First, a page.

Rome hosts a variety of acclaimed Michelin Star restaurants. When I set budget aside in favor of a unique luxury experience, I head over to Metamorfosi. Colombian chef Roy Caceres presents an eclectic style that’s––like the name implies––in constant evolution, so the creative offer is never the same. I love to let the staff choose what I’ll be eating that day, with the exception of a handful of evergreen dishes, like the glazed eel and the mushroom and hazelnut risotto “wrapped” in a thin edible veil.
Pizza and street food
I could eat Trapizzino's triangular pizza pockets filled with cucina romana every day of the week. In particular, the chicken cacciatore is my absolute favorite. Just writing about it makes me salivate. The supplì rice balls are also amazing. Remember when a decade ago Rome's best loved street food franchise offered two Trapizzino sizes? Now you can find Trapizzino in New York's Lower East Side.
Natural "mother" starter, whole-grain stone-milled crusts, organic and strictly seasonal ingredients in the toppings, pies served sliced: a pizza format that actually revolutionized the classic pizzeria concept in many ways. Starterd in Bologna by two Calabrians, the franchise now has 8 outlets in Italy and 2 in London. I'll take their "margherita" topped with mozzarella di bufala from Caserta any day, but my heart belongs to their pie topped with 'nduja from Spilinga (spicy spreadable sausage), fiordilatte and tomato.
Wine bars with food
Beppe e i Suoi Formaggi
I like the way fourth generation cheese maker Beppe Giovale thinks: essentially, cheese needs wine and wine needs cheese. That’s why this place can’t be defined as simply a "wine bar" or a "cheese shop." It's a lot of both things, offering sensational raw milk cheeses, many of which are made by Beppe; phenomenal butter, great Piemonte products, including foie gras, hazelnuts, white truffles (in season now), cured meats, heritage breads, as well as a fine selection of wine.
My family started purchasing wine and spirits from this family wine merchant in the Sixties. I’ve watched brothers Alessandro and Riccardo raise their grandfather Emidio's legacy to what Bulzoni is today: no longer just a very well-stocked neighborhood wine shop, but a superior quality beverage resource as well as a fine dining venue. I love to walk here after work for hearty aperitivo, which––given the number of small plates served along with my glass(es) of wine––becomes early dinner by Rome standards. My go-to pintxos include crostini with smoked burrata and blistered tomatoes, and Fiocco della Tuscia cheese melted over seasonal vegetables drizzled with cooked wine must. Great wine list, notable natural labels and a fine Bulzoni brand too.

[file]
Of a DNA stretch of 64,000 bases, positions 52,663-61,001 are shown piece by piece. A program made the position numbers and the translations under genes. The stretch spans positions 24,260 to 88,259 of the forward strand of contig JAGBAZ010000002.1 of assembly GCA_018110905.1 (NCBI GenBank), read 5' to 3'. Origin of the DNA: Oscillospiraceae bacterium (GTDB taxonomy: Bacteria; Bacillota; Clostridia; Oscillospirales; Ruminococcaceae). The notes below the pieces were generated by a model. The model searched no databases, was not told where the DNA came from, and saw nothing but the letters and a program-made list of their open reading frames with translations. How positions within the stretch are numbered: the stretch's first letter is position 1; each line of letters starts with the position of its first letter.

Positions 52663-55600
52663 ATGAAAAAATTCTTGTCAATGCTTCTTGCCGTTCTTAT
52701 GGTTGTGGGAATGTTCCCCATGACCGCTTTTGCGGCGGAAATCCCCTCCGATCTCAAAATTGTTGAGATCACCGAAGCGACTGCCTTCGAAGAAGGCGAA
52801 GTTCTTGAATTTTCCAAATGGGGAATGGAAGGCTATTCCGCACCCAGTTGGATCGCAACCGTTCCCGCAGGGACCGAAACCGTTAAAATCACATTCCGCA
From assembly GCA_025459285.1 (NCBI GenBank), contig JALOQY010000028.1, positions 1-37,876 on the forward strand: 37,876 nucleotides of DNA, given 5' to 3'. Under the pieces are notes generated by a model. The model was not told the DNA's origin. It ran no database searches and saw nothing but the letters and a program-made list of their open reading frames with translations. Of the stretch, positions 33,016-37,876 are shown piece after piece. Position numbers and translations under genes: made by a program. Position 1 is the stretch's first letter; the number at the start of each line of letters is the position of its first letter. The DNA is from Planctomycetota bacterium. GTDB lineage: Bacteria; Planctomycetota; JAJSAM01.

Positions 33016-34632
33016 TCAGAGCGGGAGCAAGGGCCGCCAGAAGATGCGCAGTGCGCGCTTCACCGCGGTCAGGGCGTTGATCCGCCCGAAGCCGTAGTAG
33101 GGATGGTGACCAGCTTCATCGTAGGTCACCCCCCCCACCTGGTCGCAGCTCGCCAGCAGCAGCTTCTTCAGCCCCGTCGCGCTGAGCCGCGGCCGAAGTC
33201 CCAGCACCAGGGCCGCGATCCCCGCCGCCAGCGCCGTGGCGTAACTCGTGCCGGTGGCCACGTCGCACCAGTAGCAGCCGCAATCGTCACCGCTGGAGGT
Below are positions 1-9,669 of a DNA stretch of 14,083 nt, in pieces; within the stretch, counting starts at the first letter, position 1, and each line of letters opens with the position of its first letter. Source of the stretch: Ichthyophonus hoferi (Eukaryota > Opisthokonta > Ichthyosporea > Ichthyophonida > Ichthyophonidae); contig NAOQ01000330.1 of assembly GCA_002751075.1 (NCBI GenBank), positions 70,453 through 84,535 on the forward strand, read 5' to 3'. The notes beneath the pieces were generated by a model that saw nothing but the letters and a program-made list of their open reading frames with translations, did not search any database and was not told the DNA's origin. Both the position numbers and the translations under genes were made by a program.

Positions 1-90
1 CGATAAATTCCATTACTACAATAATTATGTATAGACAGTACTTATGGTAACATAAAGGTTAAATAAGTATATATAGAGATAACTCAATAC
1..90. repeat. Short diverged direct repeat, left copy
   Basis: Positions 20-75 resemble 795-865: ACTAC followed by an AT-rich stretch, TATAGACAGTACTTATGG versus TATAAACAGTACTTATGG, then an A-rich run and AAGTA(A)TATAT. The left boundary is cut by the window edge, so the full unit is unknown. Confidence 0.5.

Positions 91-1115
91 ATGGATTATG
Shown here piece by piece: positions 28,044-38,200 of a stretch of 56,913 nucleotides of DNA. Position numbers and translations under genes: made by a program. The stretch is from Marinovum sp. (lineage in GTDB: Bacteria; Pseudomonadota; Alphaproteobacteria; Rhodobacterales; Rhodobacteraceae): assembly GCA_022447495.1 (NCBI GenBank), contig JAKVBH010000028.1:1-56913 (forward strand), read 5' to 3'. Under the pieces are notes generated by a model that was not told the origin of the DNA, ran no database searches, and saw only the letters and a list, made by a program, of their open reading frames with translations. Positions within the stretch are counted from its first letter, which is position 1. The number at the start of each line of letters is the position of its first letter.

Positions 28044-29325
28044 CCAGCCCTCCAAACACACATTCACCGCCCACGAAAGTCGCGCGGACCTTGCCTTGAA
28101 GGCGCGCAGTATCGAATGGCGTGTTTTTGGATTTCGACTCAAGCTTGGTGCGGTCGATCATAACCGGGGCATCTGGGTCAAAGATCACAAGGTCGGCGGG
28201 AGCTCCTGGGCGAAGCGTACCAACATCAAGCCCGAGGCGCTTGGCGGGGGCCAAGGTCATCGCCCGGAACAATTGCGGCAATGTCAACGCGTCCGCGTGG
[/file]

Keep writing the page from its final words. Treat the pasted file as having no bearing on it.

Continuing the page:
Out of town
Sora Maria e Arcangelo
I don't like the word favorite, but this is pretty much the place I could eat at every day of my life, if I could. I discovered this delightful restaurant in Olevano Romano in 2011 and have been coming here regularly since. I even filmed a Lazio episode ending of my show here. We were so relaxed and at ease after the meal we ate that we actually drank all the wine and in the episode ending you can see us all laughing, tipsy and happy. Giovanni Milana is one of the kindest, most passionate cooks I know. Aided by his mother in the kitchen, Giovanni interprets local ingredients and recipes with respect and admiration. Every time I come for lunch, I always order at least one portion of the giant signature cannelloni.
The masterminds behind this sensational Campagnano restaurant open since 2005 are Marco Pasquali and his wine Ines Cappelli. Their own farm supplies the kitchen with fresh, seasonal ingredients, that go into simple, wholesome and delicious dishes. Always on the menu, in addition to seasonal rotations, is an excellent gricia (pasta with cured pork jowl, pecorino and pepper), lamb with roast potatoes, meatballs with a mix of veal and pork, as well as very good braised oxtail. I always have the giant fritto platter, which features potato croquettes, apple and pear fritters, potato and mortadella balls, cubed and breaded mozzarella, and the best onion rings on the planet.
If you see me in any of these restaurants, do come say hello!
Top 10 favorite Venice restaurants I can be spotted at